Lots to be thankful for at your home
By Tom Phelan - ReminderNews
Featured Article - posted Fri., Nov. 8, 2013
In case all your electronic devices are broken and you have not yet been blitzed by advertising for the Christmas holiday, much less Thanksgiving, you are running out of time already. Don't get confused by all the faux tannenbaums in the stores - Thanksgiving comes first. So, what are your home and its occupants going to be thankful for this year?
If you decided to take advantage of energy tax credits, and installed energy-efficient windows this year, raise your glass of mulled cider to that one. Your home will be warmer and your bank account should be a bit fuller. If not, there may be just enough time to find a contractor who can get it done before you're singing “Auld Lang Syne,” and you will be able to take those credits on your 2013 tax return.
If you opted for a new energy-efficient heating system too, have a second glass of cider, while you watch the fire's glow on your 60-inch digital TV screen on Thanksgiving night after the football games.
Did you enjoy the comfort of central air conditioning in your home for the first time this year? You won't need that for quite a few months, but if you got some energy credits for that as well, top off the cider again.
How did your community-supported agriculture farm share work out? Did you enjoy abundant fresh fruits and vegetables, and still have plenty to put away in your freezer, pantry shelves and root cellar? If you missed the opportunity to sign up, do your homework now. Talk to CSA providers, and get on their mailing lists. Also, survey families who take advantage of farm shares, and learn more about the advantages and pitfalls.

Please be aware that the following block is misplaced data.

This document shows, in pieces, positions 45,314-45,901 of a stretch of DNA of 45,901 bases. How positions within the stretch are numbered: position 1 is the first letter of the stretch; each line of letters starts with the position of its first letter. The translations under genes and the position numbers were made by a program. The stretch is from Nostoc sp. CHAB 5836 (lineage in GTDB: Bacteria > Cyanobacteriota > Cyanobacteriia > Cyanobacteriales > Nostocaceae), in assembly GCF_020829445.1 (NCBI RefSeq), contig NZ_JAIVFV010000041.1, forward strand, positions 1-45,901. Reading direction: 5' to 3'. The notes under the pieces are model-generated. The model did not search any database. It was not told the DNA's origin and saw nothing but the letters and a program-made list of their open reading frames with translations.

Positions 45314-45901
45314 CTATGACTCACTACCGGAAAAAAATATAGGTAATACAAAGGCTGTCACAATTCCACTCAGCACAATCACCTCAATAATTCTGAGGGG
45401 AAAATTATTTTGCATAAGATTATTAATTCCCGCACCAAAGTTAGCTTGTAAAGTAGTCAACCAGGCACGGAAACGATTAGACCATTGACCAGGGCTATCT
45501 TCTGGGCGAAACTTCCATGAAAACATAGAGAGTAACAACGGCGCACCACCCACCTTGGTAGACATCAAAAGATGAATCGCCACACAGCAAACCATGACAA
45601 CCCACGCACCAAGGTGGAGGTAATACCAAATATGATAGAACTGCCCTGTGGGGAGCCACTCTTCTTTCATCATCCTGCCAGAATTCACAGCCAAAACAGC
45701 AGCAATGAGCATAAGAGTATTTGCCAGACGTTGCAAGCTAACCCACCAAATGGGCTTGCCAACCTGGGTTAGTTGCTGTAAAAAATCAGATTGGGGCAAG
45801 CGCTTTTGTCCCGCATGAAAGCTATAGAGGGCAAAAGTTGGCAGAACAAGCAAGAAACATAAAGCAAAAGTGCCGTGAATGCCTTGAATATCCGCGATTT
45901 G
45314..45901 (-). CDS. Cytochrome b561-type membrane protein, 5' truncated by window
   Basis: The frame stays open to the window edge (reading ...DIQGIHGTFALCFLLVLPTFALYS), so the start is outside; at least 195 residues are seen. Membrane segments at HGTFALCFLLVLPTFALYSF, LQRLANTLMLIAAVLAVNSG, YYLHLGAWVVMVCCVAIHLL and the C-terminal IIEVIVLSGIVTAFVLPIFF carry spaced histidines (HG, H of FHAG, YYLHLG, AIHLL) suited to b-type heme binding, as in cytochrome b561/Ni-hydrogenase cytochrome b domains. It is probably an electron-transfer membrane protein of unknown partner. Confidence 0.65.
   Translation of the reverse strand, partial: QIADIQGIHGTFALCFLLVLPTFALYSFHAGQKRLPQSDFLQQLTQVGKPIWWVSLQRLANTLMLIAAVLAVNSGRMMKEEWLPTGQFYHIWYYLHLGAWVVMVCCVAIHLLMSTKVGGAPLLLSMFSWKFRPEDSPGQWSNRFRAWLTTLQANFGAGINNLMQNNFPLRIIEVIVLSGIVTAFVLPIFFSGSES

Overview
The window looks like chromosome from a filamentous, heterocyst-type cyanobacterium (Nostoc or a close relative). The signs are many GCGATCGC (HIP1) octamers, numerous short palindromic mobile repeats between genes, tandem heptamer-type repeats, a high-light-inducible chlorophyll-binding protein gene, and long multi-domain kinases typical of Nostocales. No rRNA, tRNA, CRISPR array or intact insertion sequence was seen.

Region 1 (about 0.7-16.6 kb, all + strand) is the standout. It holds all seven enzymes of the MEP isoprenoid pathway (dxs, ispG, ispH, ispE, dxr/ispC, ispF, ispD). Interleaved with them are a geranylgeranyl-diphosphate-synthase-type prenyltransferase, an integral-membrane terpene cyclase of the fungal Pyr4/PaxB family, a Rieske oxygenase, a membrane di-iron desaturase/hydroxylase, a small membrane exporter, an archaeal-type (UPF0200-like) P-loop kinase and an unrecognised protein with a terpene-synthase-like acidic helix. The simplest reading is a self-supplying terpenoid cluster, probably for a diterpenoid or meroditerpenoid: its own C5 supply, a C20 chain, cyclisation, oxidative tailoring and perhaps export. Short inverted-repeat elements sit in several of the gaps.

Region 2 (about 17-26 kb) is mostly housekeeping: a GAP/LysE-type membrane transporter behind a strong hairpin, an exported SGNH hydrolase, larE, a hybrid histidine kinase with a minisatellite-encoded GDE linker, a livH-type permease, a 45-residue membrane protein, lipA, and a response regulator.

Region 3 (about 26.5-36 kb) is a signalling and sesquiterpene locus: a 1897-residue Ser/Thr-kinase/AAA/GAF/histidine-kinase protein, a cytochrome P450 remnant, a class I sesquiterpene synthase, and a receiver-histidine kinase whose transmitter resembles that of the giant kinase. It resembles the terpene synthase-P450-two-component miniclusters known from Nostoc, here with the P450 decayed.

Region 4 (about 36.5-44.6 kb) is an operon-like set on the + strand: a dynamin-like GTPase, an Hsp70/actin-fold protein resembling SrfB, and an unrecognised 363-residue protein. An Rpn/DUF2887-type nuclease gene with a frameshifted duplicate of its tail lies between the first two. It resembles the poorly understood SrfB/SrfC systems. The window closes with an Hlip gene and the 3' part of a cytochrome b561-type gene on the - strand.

Perhaps you will be serving some of those fall vegetables from your farm-share to family and friends at Thanksgiving dinner. Bake a couple of pies with those local farm stand apples. Hopefully, you also have sugar pumpkins left in the garden for the traditional pumpkin pie.
As for the main course, there are plenty of turkey farms in the state of Connecticut. You will be thankful you supported local agriculture, if you can still pick up a fresh free-range turkey from a Connecticut pasture. Some turkey farms also offer CSA shares, so you might want to plan for next Thanksgiving as well.
For all of my life, we have been fortunate to have a turkey dinner on the table at Thanksgiving. And for many years, I have been the custodian chef assigned to the turkey. Whether this will be the first year you cook the turkey or you consider yourself the turkey-meister, here are some of the finer points of preparing the perfect turkey, from Ekonk Hill Turkey Farm in Sterling, Conn.
Allow 15 minutes per pound, cooking a fresh turkey at 325 degrees. Add 20 minutes if you stuff the turkey. For the first half of the roasting time, cook the turkey breast-side down. Turn the breast up and cover it with foil to finish the roasting. About one hour before the bird is finished cooking, remove the foil until your oven timer sounds. Cooking the bird with the breast side down and removing the foil for the last hour should yield moist and tender turkey, still with the classic brown exterior. A thermometer stuck in the meatiest part of the inner thigh should register 165 degrees. Let the bird sit for 30 minutes before carving.
Tempted to prepare it in a deep fryer? The National Fire Protection Association turkey fryer assessment is quite clear: "NFPA continues to believe that turkey fryers that use oil, as currently designed, are not suitable for acceptably safe use by even a well-informed and careful consumer."
Be thankful for all you have this Thanksgiving.